Thursday, September 11, 2008

Remembering 9/11

Today is 9/11 and my thoughts have been consumed with breastfeeding. The kids have regressed somewhat and I worry how we are going to fit 8-10 feedings a day in (as the lactation consultant recommended) when it takes me 30 mins to wake each kid up and I have to feed 2 for about half an hour each (assuming they are actively eating). I'll post more tomorrow on the lactation consultant meeting.

It is almost like the entire day passed before I truly realized it was 9/11. I think it is the most defining moment of my generation so far and it certainly was something that overshadowed my legal education. On September 10th I was in Washington, D.C. doing "first round" interviews for jobs. I was interviewing in D.C. and Boston (so Husband had some options). I think I had 12 interviews in a hotel in D.C. and it was weird because we had them in actual hotel rooms - with beds in the room. 12 was a little over-the-top, but the economy was already faltering and I was hoping to have options since so many of my classmates did not.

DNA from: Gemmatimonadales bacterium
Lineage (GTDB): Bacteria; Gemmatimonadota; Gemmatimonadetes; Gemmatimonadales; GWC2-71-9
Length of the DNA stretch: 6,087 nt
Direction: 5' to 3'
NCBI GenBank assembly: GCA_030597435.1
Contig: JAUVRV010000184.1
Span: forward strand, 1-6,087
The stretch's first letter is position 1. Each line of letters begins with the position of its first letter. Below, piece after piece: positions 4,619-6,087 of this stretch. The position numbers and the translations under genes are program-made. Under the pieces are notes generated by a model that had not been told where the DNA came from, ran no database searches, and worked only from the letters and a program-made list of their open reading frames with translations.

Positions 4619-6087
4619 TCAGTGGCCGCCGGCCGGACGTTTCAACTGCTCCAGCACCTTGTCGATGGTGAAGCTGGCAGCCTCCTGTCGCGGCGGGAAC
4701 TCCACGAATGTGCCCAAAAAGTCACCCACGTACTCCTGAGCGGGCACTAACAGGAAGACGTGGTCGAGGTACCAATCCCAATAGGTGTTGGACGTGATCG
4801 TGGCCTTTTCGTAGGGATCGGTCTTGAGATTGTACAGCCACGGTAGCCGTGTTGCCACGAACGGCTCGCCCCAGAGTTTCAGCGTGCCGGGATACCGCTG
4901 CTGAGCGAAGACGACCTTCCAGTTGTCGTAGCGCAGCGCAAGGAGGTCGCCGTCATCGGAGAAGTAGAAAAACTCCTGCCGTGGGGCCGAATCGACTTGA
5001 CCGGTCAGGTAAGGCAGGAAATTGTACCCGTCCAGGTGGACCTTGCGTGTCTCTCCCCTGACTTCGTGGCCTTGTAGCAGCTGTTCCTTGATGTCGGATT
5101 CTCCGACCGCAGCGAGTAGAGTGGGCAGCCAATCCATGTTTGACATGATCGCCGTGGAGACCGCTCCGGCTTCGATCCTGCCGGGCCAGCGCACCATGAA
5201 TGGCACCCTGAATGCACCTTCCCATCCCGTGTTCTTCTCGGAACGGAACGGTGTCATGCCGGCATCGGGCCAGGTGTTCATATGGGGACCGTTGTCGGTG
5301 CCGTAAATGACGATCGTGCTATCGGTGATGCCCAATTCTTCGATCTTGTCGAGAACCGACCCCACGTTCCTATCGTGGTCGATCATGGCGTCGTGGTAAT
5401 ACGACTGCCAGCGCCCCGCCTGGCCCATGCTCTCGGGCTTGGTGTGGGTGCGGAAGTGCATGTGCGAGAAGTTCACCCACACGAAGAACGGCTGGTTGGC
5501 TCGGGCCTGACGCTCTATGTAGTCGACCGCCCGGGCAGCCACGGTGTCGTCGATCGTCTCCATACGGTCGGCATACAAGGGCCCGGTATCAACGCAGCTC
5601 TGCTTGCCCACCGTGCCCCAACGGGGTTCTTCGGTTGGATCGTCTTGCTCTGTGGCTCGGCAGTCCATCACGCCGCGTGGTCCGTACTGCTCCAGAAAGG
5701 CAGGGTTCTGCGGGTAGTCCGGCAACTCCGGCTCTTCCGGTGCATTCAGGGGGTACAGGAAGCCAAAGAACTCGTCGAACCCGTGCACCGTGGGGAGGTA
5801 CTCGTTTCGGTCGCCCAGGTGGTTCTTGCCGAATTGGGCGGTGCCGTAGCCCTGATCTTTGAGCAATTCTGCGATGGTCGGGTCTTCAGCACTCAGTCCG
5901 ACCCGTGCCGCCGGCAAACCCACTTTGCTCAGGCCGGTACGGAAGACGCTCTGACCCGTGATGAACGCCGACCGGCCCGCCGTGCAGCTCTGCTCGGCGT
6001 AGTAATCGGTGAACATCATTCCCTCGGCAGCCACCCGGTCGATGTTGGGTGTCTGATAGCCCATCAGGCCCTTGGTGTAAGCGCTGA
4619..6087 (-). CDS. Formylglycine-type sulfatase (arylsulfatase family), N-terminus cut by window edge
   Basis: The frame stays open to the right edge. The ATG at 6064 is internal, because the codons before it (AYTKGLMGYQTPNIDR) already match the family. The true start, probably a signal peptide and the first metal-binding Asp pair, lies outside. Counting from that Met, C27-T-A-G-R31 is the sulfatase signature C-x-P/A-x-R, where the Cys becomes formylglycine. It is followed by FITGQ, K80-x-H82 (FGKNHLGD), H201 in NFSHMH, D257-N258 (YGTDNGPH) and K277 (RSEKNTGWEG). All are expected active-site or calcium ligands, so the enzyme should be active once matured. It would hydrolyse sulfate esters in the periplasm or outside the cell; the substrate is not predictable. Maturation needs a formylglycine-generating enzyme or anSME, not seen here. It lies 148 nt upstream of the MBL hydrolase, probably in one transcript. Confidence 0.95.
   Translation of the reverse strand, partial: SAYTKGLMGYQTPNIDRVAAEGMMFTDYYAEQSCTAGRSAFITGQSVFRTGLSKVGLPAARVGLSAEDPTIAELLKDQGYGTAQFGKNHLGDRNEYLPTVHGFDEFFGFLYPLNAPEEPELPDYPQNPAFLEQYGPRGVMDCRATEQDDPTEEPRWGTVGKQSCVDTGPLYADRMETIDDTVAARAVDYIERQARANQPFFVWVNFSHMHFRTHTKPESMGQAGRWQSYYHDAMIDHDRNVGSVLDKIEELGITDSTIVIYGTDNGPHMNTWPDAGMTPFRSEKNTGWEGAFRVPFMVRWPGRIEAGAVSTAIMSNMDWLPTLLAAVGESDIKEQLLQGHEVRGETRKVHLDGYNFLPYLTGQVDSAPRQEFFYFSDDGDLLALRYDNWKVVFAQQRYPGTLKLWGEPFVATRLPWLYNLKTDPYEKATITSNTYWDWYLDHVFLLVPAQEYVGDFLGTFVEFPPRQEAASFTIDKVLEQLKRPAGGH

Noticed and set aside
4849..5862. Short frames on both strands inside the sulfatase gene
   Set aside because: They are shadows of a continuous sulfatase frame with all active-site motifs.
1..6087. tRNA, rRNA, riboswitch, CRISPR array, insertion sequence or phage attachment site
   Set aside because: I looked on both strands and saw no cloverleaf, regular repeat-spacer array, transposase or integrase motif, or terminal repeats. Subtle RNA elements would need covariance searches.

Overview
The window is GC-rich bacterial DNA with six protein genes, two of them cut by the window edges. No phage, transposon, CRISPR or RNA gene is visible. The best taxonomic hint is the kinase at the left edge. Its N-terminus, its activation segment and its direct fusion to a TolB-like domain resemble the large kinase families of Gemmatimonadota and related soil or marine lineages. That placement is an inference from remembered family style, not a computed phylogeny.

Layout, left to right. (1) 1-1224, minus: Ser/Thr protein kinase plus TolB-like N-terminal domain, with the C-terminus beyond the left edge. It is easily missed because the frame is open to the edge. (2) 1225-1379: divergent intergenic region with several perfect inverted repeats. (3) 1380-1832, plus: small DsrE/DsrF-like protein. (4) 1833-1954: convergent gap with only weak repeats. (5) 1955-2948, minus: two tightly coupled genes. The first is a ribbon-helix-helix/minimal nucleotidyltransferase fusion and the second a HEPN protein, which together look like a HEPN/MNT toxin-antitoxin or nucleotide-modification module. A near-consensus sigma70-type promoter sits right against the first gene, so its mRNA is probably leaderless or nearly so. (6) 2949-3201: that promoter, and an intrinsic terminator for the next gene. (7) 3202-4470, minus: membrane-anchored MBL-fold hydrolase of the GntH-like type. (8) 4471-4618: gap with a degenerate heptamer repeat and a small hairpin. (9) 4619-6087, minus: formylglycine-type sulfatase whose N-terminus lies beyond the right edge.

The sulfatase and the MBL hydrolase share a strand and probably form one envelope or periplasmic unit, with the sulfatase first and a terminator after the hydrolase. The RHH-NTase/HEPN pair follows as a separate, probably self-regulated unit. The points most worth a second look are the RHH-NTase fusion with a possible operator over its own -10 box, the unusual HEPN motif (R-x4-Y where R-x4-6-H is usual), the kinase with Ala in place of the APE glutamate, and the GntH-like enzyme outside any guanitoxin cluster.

I was flying home that night to Boston (I think it was the 7:30 shuttle) from Regan National Airport. But thanks to storms we sat on the plane on the ground for hours - until right before the 10:00 pm Regan curfew (which existed pre-9/11). We were literally the last flight that left. Back in Boston I made Husband stop for food at McDonald's before heading back to our apartment in Medford (I was starving). We talked about the interviews and I was pretty wiped.

The next day I went to school per the usual - my favorite class - Corporations (one of the reasons I am a corporate lawyer). The class attracted quite a few LLM students - foreign lawyers who come to the U.S. to get "master's" in law and hopefully practice for several years in New York or other big city law firms. Many had suitcases to fly to L.A. and other parts because it was interview season. A friend in the class somehow got the word - we did have internet in each classroom but many students didn't use laptops (now everyone probably does). She made me call Husband who told me the news. The professor announced that flights were cancelled because of an "event" and that students who were supposed to fly should check after class on their flights. I drove home on EMPTY streets - winding my way along Memorial Drive and listening to Mattie in the Morning who had suspended regular programming to play the news. Husband had already hung an American flag in our window. We spent all day on the couch watching the news.